Frequency Indicator
The "Frahm-System" Frequency Indicator below, shown open and closed, was given to the Greenslade Collection by Daniel Chaucer. A series of thirty-one tuned reeds in each of the two banks are driven by an alternating current signal whose voltage may be chosen by making the proper connections to the connectors across the top. The lower bank runs from 52.5 Hz to 67.5 Hz in 0.5 Hz steps, and the lower bank runs from 21 to 28.5 Hz in 0.25 Hz steps. The case appears to be made of walnut. The apparatus bears the Logo of Siemens-Halske of Berlin and was imported by Biddle of Philadelphia.


 The Frahm Frequency Indicator at the left was distributed by James G. Biddle of Philadelphia, and is in the collection of Kenyon College in Gambier, Ohio.

   This indicator has a wider range than the one above, as its response ranges from 20 to 80 Hz .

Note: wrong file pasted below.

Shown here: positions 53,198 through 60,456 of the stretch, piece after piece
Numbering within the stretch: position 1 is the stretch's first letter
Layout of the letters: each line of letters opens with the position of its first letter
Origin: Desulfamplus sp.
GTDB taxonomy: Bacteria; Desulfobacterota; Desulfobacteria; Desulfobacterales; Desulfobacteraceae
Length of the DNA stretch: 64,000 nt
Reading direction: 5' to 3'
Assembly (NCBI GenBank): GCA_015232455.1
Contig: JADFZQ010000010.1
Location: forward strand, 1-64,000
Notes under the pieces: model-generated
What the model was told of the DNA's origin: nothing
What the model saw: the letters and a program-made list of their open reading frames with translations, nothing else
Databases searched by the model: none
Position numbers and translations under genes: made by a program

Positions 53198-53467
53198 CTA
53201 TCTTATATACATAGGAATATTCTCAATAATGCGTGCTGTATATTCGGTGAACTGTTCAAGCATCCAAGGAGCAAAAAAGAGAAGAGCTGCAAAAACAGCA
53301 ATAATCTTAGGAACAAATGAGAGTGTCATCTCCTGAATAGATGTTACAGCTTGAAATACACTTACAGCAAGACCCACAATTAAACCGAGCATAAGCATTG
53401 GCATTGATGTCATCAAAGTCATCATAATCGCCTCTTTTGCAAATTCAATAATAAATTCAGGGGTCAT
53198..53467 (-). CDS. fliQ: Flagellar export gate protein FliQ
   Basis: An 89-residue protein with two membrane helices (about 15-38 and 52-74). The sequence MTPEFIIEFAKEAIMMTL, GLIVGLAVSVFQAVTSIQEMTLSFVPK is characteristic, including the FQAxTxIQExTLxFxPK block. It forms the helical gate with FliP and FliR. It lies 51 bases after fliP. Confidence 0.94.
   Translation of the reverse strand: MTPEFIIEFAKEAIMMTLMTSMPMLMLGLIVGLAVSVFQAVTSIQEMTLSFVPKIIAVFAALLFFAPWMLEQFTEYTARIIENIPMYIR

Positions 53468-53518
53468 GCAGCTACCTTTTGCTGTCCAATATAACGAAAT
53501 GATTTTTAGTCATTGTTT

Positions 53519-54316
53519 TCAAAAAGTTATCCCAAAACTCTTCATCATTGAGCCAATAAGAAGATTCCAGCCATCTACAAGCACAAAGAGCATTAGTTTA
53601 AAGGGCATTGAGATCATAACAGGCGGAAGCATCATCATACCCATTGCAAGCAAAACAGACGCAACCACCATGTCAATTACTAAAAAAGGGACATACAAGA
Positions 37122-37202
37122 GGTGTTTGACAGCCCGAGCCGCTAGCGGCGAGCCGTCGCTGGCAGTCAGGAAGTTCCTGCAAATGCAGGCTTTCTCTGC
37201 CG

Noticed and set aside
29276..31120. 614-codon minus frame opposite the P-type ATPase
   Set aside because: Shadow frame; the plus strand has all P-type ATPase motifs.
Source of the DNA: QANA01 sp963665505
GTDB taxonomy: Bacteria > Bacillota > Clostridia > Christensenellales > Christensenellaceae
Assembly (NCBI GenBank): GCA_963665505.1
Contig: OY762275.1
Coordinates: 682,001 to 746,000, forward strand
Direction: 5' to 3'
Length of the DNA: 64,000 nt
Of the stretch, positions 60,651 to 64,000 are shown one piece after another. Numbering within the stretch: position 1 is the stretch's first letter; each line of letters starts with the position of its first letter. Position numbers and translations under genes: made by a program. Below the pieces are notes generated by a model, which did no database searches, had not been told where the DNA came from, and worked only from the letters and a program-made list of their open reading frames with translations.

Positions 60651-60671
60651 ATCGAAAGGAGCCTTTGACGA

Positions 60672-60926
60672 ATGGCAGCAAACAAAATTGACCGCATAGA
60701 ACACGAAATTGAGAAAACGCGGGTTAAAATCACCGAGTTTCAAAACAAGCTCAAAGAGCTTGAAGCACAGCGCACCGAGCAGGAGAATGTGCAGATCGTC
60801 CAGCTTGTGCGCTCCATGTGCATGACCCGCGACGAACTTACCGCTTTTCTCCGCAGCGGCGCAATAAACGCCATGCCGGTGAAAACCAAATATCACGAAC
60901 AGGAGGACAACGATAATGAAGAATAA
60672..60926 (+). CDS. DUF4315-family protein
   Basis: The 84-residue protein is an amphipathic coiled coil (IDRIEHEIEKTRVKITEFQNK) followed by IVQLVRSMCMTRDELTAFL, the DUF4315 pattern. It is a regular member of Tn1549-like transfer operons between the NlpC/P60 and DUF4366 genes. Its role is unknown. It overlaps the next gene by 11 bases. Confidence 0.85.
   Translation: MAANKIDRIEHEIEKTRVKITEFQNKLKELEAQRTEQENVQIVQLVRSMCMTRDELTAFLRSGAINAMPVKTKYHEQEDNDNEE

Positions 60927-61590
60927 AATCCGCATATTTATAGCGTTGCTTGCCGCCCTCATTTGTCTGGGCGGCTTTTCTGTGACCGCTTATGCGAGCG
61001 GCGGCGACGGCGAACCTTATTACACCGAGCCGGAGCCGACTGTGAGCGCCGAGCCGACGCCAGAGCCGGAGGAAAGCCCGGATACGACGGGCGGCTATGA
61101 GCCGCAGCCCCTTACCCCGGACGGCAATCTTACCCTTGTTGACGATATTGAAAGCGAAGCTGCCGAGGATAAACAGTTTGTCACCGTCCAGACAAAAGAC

This mechanical resonance device uses the Frahm principle, in which metal reeds are driven at their resonant frequencies. The heavy wheel has a small stud in it that causes the wheel to rotate with a slight side-to-side wobble. The wheel is started spinning like a top, and as it slows down, the rotation frequency matches the resonant frequency of the shortest reed. Further slowing of the rotation rate causes increasingly longer reeds to vibrate. This device was sold by the Chicago Apparatus Company for $18.50 in the second quarter of the 20th century, and is in the apparatus collection of Antioch University in Yellow Springs, Ohio.

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